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Docker Buys Unikernel Systems, Plans to Mainstream Virtual Library OSes

4 months ago, By

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Docker has purchased the Unikernel Systems, a Cambridge, U.K. start-up specializing in unikernel development, Docker announced Thursday.

The purchase will help Docker expand the range of virtualization technologies if offers the enterprise can use, in effect turning Docker into a platform for running a wide range of workloads, not just container-based workloads.

“Just like we did with containers, we are interested is democratizing that technology, making it available and useful to the millions of developers and IT pros out there,” said Solomon Hykes, founder and chief technology officer for Docker. “Unikernels allow you to basically get rid of the operating system, and instead compile into the application the small bits of the operating system it really needs.”

Unikernels “are a completely different approach to deploying and managing applications” – Solomon Hykes

As a base for single-purpose appliances, unikernels are especially well-suited for  very small workloads, perhaps running on an embedded or IoT (Internet of Things) device, and they are also well suited for very large distributed microservices-styled workloads running in the data center, Hykes said.

Cambridge, UK-based Unikernel Systems is comprised of many of the pioneers from the Xen Project, so they have deep experience in public cloud workloads and operating systems.

You can think of unikernels, roughly speaking, as stripped-down containers with only the functionality needed to run the specific workload at hand. They borrow the ideas that germinated in the work of building modular operating systems and  library operating systems (LibOS) that have been kicking around for decades.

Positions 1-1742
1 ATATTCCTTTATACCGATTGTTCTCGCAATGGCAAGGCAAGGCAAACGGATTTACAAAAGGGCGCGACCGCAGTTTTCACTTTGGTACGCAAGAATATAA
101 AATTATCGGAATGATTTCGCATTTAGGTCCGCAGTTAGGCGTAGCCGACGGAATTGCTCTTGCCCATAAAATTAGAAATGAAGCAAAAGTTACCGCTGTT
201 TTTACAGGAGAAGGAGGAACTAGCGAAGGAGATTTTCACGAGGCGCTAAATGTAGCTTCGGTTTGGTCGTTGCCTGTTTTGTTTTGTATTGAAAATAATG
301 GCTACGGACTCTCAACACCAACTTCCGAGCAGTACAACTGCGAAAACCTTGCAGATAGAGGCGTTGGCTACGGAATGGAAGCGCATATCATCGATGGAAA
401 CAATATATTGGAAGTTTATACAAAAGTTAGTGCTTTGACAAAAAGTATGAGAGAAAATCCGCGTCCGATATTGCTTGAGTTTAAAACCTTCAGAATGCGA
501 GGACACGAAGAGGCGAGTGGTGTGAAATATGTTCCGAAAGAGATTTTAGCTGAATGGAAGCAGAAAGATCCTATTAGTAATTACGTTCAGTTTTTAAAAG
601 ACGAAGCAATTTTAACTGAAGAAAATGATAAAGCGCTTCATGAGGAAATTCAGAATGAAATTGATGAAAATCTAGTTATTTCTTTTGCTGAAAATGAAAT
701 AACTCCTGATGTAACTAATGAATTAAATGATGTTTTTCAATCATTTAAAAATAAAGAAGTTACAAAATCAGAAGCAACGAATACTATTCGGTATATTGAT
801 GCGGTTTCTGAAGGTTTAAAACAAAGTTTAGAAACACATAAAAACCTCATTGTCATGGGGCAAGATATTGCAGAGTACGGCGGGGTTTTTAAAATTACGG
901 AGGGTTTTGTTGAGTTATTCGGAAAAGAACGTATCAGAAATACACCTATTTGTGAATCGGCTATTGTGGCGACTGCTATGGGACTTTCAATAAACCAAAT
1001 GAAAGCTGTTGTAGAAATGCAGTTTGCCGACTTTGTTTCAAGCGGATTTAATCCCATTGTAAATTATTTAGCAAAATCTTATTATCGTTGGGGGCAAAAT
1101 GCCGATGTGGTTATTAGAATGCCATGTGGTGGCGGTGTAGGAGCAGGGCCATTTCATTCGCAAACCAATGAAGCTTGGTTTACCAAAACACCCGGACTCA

Unikernels “are a completely different approach to deploying and managing applications,” Hykes said.

The Unikernel Systems’ MirageOS, written in OCaml, was designed to “to restructure entire [virtual machines]—including all kernel and user-space code—into more modular components that are flexible, secure, and reusable in the style of a library operating system,” wrote MirageOS developers Anil Madhavapeddy and David J. Scot, in a 2014 paper for the Association for Computing Machinery.

Using unikernels could be advantageous in a number of ways, Hykes said. There is much less supporting code to deploy: Hykes estimated that unikernel could be 10 times smaller than even the smallest bare-bones container. This translates directly into less memory and CPU usage on the host machine.

A smaller footprint means there are fewer chances for security vulnerabilities to pop up. With no unneeded drivers, daemons or libraries, “There’s less surface area for attack,” he said.

To date, unikernel development has been driven by a small community of passionate researchers, with Unikernel Systems leading a lot of the work.

Now, Docker wants to take the technology mainstream. “We intend to make unikernel technology a standard part of the Docker tools,” Hykes said.

Hykes admits that this process of building a unikernel is a complicated process. Because unikernels are collections of discrete functionalities, developers must pick and choose which functionalities they need for the job at hand.  So the primary work for the Docker is “add the polish” Hykes said, in terms of defining conventions and standards that will make unikernels easier to deploy.

Terms of the acquisition were not disclosed.

Docker is a sponsor of The New Stack

Feature image via Pixabay licensed under CC0.


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